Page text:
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Topic: help: what exactly is GPO?

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  1. #1

    help: what exactly is GPO?

    Ok, I understand it is a program with realistic samples of orchestra instruments, and it comes with its own notation program etc, but I am unsure exactly how it fits into the process of writing MIDIs & music.

    Currently I write western art type stuff on programs like noteworthy composer, or even guitar pro since I know the program inside out. I'm looking quite seriously into this program because a) I'll have much higher quality sounding samples, and b) I'll have MP3s! lol

    So how would GPO fit into this? Would I continue writing music with the existing programs, then do I assign samples to the tracks I have written in GPO? Is it difficult to do? How do I add in some of the cool percussion that comes with the program If I'm unsure how to notate it with the programs I am currently using to write music? Does GPO allow for mixing the samples to get the right mix & balance, as I have found when other people have given my MIDIs the MP3 treatment, it reeks havoc on the mix, lol

    Any help at all would be greatly appreciated, I am a real nOOb on synths and samples, and am unsure whether to make the plunge into this program!

  2. #2
    Senior Member Styxx's Avatar
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    Re: help: what exactly is GPO?

    Hi echoes and welcome to the forum!
    I am not quite sure exactly what you’re asking. GPO is easily integrated into any midi file either to enhance your existing work or to use on it's own. If you've ever wanted the sound of a full orchestra with your work this is by far the best to work with.
    There are some excellent users on this forum that can help you further with your concerns. I've always said to those who may have some doubt as to purchasing GPO. If you are serious about your work, go for it!
    Good luck!
    Styxx

  3. #3
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    Re: help: what exactly is GPO?

    Hi echoes and welcome to the forum!

    GPO is a collection of orchestral instrument sounds, a player and programs to help you make music. It provides high-quality sounds of all the instruments of an orchestra and allows you to build orchestras of various sizes. In addition to the sounds, GPO also includes the Kontakt Player to play the sounds with. GPO also comes with a Sequencer (cubasis) and Overture SE (a notation program) in case you do not have your own programs. GPO also works with popular notation programs like Finale, Sibelius, Overture and Noteworthy composer.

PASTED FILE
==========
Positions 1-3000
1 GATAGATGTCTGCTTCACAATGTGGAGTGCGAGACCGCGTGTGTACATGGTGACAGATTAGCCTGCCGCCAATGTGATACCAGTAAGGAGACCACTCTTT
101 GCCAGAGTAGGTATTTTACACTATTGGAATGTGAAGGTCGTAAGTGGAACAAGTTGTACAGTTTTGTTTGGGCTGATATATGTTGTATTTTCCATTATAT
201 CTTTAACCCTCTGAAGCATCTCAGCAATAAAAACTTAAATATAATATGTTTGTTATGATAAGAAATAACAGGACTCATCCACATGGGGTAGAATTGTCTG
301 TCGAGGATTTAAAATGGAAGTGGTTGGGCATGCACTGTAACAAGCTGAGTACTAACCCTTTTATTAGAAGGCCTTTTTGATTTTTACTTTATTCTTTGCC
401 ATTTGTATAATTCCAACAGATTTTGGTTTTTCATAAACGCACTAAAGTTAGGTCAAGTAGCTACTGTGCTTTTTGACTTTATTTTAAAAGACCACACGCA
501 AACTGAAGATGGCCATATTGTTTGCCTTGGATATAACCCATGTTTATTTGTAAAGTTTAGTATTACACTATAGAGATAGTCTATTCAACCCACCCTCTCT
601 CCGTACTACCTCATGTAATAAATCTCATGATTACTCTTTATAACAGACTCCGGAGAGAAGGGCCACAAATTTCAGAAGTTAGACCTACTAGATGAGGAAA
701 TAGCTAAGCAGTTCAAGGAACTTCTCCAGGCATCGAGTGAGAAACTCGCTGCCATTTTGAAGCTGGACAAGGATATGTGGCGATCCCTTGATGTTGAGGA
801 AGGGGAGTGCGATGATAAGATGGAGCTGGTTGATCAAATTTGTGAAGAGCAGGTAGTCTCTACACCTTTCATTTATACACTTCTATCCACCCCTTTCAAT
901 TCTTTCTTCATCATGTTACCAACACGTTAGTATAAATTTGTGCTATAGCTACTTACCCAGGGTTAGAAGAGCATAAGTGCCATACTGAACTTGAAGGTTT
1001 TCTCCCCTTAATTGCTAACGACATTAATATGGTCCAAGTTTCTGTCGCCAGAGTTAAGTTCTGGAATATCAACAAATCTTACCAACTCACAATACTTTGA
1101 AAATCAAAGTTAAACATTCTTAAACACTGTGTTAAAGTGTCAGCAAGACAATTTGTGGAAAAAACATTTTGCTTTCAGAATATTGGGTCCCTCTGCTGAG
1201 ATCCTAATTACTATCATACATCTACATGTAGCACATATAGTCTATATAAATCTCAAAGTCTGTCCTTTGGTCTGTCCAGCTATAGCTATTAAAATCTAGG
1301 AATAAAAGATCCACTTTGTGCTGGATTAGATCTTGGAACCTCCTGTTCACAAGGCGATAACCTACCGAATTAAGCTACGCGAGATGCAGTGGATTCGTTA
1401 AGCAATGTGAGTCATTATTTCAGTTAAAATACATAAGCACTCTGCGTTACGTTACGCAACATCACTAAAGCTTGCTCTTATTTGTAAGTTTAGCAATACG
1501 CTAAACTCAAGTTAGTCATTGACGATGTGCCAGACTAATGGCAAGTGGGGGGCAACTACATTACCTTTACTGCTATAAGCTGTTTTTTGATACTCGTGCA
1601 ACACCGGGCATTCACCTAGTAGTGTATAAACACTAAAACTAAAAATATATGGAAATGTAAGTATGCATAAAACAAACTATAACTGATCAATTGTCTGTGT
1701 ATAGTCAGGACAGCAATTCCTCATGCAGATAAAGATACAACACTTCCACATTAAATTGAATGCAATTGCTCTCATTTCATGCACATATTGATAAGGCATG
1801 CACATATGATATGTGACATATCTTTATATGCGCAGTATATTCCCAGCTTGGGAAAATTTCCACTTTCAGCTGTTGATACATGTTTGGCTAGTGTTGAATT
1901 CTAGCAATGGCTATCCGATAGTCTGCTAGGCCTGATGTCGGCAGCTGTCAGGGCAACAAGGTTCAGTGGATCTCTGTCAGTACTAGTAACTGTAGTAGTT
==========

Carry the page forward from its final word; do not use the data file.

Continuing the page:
Let's say you are working on a Western in Noteworthy composer and you need a string section, or a horn section, some percussion or honky tonk piano sound. You would Noteworthy composer, write your score and play the GPO sounds from the score using GPO Studio. You would continue working in Noteworthy Composer and the set up is not too difficult to do.

    Hope this helps.

    Gary Garritan

    Quote Originally Posted by echoes
    Ok, I understand it is a program with realistic samples of orchestra instruments, and it comes with its own notation program etc, but I am unsure exactly how it fits into the process of writing MIDIs & music.

    Currently I write western art type stuff on programs like noteworthy composer, or even guitar pro since I know the program inside out. I'm looking quite seriously into this program because a) I'll have much higher quality sounding samples, and b) I'll have MP3s! lol

    So how would GPO fit into this? Would I continue writing music with the existing programs, then do I assign samples to the tracks I have written in GPO? Is it difficult to do? How do I add in some of the cool percussion that comes with the program If I'm unsure how to notate it with the programs I am currently using to write music? Does GPO allow for mixing the samples to get the right mix & balance, as I have found when other people have given my MIDIs the MP3 treatment, it reeks havoc on the mix, lol

    Any help at all would be greatly appreciated, I am a real nOOb on synths and samples, and am unsure whether to make the plunge into this program!

  4. #4

    Re: help: what exactly is GPO?

    Another welcome to the NS cult!
    I also use noteworthy composer. Great program, isn't it?
    Anyway, GPO is very easy to work with noteworthy composer. When everything is set up correctly (which is very simple and easy to do), you will point your MIDI tracks to GPO studio instead of your soundcard's synth. When the MIDI data gets to GPO studio, it will hit the GPO instruments and you'll get beautiful music. To get an MP3, you'll just record GPO studio's output using a tool in GPO studio (I forget what it's called at the moment), which is also VERY easy to do.
    There's only one downside to using GPO with Noteworthy Composer. To control dynamics you can't use those nice dynamic symbols. You have to control modulation data using multi-point controllers. I think it's under insert-> multi-point controller or something like that. The dynamic symbols controll velocity, which controlls attack. So the dynamic symbols control attack sharpness.